The History of the Koger Center
The Ira & Nancy Koger Center for the arts demonstrates the cooperative spirit present in South Carolina. Its construction is the product of a shared dream and a shared labour of love for many in the community; a combined effort, with both public and private entities contributing to make this dream a reality.
The center is named for philanthropists Ira and Nancy Koger, who made a substantial donation from personal and corporate funds for construction of the $15 million center. The descendants of Ambrose Elliott Gonzales, Narciso Gener Gonzales, and William Elliott Gonzales made a large donation to the center and the auditorium is named Gonzales Hall in acknowledgement of their contribution.
Other major donations to the construction costs were made by the Knight Foundation of Akron, Ohio, Richland County, and the City of Columbia. The University of South Carolina and the Carolina Research and Development Foundation obtained private gifts for the remainder of the construction costs.
Special gifts include a Steinway concert grand piano which has been
donated to the Koger Center by Alice Barron Pearce and her two children,
L. Gregory Pearce, Jr. and Alice Barron Pearce Stewart, in memory
of L. Gregory Pearce.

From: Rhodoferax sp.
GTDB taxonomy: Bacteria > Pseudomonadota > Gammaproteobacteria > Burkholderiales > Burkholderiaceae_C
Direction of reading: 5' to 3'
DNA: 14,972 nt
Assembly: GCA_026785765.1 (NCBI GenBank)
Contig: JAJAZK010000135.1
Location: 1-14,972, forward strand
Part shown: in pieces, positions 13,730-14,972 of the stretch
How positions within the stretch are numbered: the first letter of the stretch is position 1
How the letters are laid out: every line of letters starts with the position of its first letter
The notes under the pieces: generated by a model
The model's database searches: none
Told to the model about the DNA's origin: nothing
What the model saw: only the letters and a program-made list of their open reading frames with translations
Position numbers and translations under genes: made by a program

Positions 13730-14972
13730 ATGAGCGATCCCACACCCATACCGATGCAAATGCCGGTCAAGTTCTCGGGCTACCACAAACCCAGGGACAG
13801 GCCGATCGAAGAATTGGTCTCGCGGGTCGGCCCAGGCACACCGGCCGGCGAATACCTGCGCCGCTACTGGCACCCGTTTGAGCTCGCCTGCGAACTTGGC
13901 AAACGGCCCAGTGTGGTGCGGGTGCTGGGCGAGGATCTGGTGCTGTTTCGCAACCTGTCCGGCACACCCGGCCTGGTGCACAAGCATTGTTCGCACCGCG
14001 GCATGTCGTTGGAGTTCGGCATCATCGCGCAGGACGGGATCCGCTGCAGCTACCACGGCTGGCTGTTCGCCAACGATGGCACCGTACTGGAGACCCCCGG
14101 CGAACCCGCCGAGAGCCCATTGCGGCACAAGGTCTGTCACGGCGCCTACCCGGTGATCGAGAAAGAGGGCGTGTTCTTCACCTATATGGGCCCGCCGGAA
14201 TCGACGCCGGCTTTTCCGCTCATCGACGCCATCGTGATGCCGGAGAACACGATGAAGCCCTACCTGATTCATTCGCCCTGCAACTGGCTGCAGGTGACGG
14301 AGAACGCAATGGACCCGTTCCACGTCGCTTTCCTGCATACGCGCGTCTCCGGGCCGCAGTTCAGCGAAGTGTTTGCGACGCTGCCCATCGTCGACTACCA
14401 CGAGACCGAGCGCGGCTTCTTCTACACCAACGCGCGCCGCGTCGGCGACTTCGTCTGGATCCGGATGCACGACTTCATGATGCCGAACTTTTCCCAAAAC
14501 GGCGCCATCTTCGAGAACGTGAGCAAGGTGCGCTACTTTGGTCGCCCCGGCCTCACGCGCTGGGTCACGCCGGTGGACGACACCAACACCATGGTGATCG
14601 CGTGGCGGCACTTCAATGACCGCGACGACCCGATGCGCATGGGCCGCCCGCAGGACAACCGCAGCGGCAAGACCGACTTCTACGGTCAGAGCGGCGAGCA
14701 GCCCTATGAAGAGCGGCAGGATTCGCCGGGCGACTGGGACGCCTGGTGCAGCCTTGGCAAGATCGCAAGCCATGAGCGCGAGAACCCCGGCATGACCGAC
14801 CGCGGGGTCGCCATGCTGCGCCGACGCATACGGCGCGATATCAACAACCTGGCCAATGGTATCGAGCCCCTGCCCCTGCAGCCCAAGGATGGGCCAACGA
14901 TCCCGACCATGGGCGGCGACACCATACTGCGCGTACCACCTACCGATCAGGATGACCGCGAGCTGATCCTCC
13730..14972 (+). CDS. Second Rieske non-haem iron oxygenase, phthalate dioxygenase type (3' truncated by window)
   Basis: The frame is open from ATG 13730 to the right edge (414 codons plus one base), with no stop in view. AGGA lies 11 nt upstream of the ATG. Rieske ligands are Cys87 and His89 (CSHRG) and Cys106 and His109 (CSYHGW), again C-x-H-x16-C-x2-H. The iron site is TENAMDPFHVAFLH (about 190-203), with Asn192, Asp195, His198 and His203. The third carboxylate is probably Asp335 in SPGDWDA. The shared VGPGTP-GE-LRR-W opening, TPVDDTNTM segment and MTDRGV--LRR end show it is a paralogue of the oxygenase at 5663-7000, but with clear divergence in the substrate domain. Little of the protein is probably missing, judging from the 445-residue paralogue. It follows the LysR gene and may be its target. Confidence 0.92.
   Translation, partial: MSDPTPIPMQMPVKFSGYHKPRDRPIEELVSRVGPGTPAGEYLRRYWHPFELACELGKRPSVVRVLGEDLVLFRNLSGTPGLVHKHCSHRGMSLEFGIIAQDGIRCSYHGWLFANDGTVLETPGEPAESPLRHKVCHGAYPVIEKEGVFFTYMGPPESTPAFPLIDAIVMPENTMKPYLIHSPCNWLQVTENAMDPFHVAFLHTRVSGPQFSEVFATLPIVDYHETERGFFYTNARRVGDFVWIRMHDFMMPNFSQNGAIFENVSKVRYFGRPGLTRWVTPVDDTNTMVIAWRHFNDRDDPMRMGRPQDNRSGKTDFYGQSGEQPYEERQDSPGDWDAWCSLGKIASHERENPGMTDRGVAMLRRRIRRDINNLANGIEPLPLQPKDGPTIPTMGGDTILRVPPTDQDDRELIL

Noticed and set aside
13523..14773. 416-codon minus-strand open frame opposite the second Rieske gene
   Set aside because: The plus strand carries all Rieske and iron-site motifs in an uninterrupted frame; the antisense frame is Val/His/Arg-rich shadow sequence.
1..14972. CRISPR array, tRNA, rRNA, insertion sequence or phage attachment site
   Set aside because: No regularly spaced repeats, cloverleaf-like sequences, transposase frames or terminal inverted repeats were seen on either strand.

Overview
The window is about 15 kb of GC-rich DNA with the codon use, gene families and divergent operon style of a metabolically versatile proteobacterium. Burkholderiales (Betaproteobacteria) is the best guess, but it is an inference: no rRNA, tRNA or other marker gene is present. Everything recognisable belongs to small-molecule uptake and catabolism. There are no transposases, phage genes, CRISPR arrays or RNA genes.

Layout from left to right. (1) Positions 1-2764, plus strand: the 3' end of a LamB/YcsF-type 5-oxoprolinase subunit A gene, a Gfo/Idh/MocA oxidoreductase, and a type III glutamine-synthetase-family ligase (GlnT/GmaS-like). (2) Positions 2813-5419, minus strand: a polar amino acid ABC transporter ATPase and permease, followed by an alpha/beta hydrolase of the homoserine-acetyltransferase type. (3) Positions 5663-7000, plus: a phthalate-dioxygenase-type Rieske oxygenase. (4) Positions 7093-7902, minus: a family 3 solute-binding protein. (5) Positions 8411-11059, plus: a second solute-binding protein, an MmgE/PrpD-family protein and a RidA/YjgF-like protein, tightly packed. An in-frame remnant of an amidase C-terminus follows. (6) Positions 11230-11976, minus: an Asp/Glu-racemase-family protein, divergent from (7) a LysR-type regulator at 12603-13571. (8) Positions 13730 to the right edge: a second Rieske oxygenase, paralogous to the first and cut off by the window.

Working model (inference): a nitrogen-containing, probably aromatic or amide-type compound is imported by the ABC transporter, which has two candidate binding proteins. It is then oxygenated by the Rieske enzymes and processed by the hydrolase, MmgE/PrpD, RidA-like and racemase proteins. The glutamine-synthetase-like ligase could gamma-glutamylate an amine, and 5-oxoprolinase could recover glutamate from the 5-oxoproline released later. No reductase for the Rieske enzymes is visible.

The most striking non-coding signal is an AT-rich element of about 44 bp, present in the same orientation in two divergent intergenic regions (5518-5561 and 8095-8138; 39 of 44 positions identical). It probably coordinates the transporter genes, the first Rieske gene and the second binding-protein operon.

The first performance at the Koger Center was given by the London Philharmonic Orchestra and took place on
Saturday, January 14, 1989. Construction delays meant that the opening day was a mixture
of anxiety and excited expectation. At 3:00 p.m., as a rehearsal took place on stage,
scaffolding 60' tall was still
erected in the lobby and members of the Board of Trustees were painting walls or
laying carpet. At 7:00 p.m. the director, attired in a tuxedo, was seen mopping the stage aided by
the event manager likewise attired. Expectations were met when the opening
notes of the National Anthem sounded. Those present felt a chill run down their spine
as the full effects of
the excellent acoustics in the auditorium were heard for the first time.
Despite the many successes at the Koger Center, the perception still exists that the building is under-used. Nothing could be farther from the truth. In an average year, the Koger Center plays hosts to approximately 535 different events. Not all are public events. For each performance on stage there is at least, on average, one rehearsal often more. During the school year fourteen music classes take place in the rehearsal rooms each week and, in addition to the public performances, such diversified events as The State of the State Address, The South Carolina Body Building Championships, and The South Carolina Science Fair, Freshman Orientation, and The Conductor's Institute are held in the building. Far from being under-used, there is a lack of space on the calendar to accommodate all of the various groups that wish to use the building. On average, four events a week are turned down because of the lack of calendar space.
Principle Private Donors
Ira & Nancy Koger